The eastern migratory population of monarchs undertakes what is arguably the most dramatic example of insect migration known. Every year, three to five generations of monarch butterflies are needed to successfully complete their migration efforts spanning Mexico, United States and Canada and traverses thousands of miles.
Sadly, in recent decades, this migratory population has declined by more than 80% due to extensive loss of habitat throughout their breeding grounds and migratory path due to land-use changes and/or untimely mowing or pesticide applications, as well as illegal logging, forest degradation, and harsh winter storms at their overwintering lands in Mexico. Monarch population size is assessed by measuring the total area occupied by monarch colonies at their overwintering site in Mexico.
Unfortunately, the most recent overwintering season (2022-2023) for the eastern migratory monarchs’ population saw a 22% reduction in size (Figure 1 above), occupying only 2.21 hectares (5.5 acres). For the monarchs’ population to be considered stable and sustainable, it needs to consistently occupy at least 6 hectares (15 acres).
Missouri and Monarchs
Missouri’s geographical location is situated precisely in the middle of the monarch’s migration corridor, which also serves as their breeding grounds, and is host to more than one generation of monarchs each year, making Missouri’s habitat essential to the monarch population. (Figure 2). In the fall, millions of monarch butterflies travel through Missouri, feeding on available nectar from native plants, fueling their migration to their overwintering grounds in central Mexico. Then, as spring arrives and temperatures warm, monarchs begin their return journey north to their breeding range, once again gracing Missouri with their iconic beauty. This time, however, the monarchs are in search of milkweed to lay their eggs, giving birth to the subsequent generations of monarchs, which will continue their renowned migration.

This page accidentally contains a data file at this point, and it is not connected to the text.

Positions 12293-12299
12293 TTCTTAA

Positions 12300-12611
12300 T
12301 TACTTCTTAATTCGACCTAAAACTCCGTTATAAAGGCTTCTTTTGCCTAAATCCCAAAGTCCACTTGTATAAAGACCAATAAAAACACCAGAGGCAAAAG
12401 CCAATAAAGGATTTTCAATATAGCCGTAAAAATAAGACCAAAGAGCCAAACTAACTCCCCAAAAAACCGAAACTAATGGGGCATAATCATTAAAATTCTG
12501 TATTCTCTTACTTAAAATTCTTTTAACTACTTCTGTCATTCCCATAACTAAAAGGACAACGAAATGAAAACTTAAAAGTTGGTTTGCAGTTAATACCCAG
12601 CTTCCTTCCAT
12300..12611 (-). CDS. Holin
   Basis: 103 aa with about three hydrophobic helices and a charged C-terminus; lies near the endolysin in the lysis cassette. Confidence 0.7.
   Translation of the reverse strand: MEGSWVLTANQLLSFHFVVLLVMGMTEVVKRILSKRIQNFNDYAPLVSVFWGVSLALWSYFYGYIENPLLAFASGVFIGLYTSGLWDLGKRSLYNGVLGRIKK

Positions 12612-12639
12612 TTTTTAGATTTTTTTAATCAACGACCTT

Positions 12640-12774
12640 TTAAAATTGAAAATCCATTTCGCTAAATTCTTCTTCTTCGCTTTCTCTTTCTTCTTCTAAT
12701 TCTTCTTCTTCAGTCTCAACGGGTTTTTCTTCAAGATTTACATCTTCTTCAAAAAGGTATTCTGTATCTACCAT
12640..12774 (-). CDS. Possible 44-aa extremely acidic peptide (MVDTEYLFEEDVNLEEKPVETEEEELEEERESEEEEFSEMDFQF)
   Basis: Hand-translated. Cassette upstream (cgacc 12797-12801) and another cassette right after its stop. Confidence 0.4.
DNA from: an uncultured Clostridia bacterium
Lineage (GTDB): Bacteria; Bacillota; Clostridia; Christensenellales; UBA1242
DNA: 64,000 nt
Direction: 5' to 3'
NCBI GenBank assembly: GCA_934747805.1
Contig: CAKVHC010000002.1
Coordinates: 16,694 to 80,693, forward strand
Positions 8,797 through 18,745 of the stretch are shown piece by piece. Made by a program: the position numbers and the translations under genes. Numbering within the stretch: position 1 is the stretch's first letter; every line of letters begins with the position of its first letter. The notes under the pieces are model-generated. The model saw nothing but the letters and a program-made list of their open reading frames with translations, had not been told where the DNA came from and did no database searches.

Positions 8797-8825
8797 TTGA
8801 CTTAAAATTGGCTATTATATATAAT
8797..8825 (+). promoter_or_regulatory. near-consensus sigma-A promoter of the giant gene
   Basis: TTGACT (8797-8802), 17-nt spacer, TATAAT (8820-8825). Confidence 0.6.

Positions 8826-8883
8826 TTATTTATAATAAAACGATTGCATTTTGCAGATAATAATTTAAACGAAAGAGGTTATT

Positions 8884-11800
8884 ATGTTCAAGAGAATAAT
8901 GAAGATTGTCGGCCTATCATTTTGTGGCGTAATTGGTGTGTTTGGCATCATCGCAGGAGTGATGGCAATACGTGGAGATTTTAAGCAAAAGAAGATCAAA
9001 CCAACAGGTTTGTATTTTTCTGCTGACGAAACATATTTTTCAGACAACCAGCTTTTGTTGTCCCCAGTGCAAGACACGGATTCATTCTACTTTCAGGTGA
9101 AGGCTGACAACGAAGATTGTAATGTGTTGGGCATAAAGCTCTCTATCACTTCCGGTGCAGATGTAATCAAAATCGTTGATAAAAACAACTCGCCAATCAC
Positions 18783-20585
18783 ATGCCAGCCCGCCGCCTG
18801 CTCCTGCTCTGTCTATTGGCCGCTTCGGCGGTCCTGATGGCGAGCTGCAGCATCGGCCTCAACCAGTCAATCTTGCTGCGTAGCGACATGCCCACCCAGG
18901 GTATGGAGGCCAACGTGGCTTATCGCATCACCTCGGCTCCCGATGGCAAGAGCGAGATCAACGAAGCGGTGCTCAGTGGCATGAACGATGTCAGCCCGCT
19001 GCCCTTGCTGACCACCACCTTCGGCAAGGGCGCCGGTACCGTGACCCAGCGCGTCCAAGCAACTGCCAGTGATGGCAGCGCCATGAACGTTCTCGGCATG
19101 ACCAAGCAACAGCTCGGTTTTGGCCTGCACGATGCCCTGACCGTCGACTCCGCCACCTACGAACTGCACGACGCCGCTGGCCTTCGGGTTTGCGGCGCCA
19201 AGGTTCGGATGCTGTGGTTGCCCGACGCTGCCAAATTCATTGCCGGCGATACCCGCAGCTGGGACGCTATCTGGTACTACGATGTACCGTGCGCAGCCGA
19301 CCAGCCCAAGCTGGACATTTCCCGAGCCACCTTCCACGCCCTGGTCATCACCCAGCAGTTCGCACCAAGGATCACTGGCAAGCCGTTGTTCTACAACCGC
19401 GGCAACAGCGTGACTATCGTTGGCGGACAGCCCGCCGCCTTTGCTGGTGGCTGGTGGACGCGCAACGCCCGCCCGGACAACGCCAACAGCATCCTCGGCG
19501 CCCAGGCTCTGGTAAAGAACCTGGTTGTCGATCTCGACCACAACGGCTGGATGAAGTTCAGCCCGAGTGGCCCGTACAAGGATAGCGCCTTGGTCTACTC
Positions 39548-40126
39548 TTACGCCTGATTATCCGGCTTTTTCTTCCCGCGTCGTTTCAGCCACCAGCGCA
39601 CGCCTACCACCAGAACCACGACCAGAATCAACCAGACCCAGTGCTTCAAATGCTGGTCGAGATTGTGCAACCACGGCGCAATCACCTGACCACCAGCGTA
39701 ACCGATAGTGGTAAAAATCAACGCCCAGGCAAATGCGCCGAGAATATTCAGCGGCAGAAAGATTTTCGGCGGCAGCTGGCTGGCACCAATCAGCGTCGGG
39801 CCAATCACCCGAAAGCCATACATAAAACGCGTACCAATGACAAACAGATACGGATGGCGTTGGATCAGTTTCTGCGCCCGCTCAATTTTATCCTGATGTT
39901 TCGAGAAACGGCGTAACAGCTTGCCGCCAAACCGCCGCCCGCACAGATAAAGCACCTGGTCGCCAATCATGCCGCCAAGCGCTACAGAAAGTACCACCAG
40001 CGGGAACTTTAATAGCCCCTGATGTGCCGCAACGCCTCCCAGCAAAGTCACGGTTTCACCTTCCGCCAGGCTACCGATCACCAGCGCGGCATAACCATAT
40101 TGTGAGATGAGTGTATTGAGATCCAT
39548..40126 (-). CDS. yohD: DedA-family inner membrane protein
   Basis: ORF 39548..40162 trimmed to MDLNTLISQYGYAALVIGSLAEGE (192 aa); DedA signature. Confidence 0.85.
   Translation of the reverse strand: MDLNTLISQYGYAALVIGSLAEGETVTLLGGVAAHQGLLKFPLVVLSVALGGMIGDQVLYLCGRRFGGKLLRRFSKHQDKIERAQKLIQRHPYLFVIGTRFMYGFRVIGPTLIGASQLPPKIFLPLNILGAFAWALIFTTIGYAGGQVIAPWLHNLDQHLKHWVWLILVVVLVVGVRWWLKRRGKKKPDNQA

While the decline in various native species of milkweed is extremely troublesome as they are the monarch’s host plant; the loss of nectar resources further complicates the monarchs’ struggle since the final migratory generation born each year requires these resources to fuel the last leg of their migration flight to their overwintering grounds in Mexico. But you can help!
Missouri has committed to establishing 385,000 acres of additional pollinator habitat. To accomplish this goal, combined and coordinated conservation efforts between conservation organizations, state and local agencies, NGOs, and private landowners are needed. Continued investment and coordinated efforts for this migratory species is needed for a successful outcome and to ensure future generations will be able to witness the monarchs’ magnificent migration.
Whether you have a small balcony, suburban backyard, or several acres; you can create the much needed habitat for monarch butterflies. Check out our Resources section for information on how to create monarch and pollinator habitat regardless of how much space you have.
 Land-use changes consist of commercial, residential, and agricultural development or conversion.
 The plants monarch butterflies lay their eggs and the only plants monarch caterpillars eat.